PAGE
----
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Identifying Government Spending Shocks: It's All in the Timing

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  • Valerie A. Ramey

Abstract

Do shocks to government spending raise or lower consumption and real wages? Standard VAR identification approaches show a rise in these variables, whereas the Ramey-Shapiro narrative identification approach finds a fall. I show that a key difference in the approaches is the timing. Both professional forecasts and the narrative approach shocks Granger-cause the VAR shocks, implying that the VAR shocks are missing the timing of the news. Simulations from a standard neoclassical model in which government spending is anticipated by several quarters demonstrate that VARs estimated with faulty timing can produce a rise in consumption even when it decreases in the model. Motivated by the importance of measuring anticipations, I construct two new variables that measure anticipations. The first is based on narrative evidence that is much richer than the Ramey-Shapiro military dates and covers 1939 to 2008. The second is from the Survey of Professional Forecasters, and covers the period 1969 to 2008. All news measures suggest that most components of consumption fall after a positive shock to government spending. The implied government spending multipliers range from 0.6 to 1.1.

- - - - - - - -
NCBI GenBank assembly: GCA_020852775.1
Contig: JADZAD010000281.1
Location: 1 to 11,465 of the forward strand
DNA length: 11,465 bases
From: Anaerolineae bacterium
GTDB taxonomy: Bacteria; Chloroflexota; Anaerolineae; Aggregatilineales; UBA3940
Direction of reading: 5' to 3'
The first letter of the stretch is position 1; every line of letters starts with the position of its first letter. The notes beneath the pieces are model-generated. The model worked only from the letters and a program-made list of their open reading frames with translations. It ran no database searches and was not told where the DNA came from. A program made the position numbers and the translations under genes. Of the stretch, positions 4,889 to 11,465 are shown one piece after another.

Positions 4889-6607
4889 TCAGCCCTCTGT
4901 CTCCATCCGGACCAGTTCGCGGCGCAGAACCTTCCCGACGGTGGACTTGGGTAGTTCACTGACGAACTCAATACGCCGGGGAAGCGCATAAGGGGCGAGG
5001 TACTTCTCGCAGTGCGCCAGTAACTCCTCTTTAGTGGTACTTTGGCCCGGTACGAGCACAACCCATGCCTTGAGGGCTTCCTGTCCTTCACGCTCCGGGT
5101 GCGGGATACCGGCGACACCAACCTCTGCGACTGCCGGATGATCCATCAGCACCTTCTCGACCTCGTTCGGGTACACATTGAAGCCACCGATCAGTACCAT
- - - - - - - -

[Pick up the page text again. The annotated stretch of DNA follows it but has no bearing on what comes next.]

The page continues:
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Paper provided by National Bureau of Economic Research, Inc in its series NBER Working Papers with number 15464.

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Date of creation: Oct 2009
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Handle: RePEc:nbr:nberwo:15464

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  1. Given the enormity of the short- and long-run fiscal challenges facing the US, the lack of policy detail from both presidential candidates is disappointing
    by Blog Admin in British Politics and Policy at LSE on 2012-10-25 13:00:36
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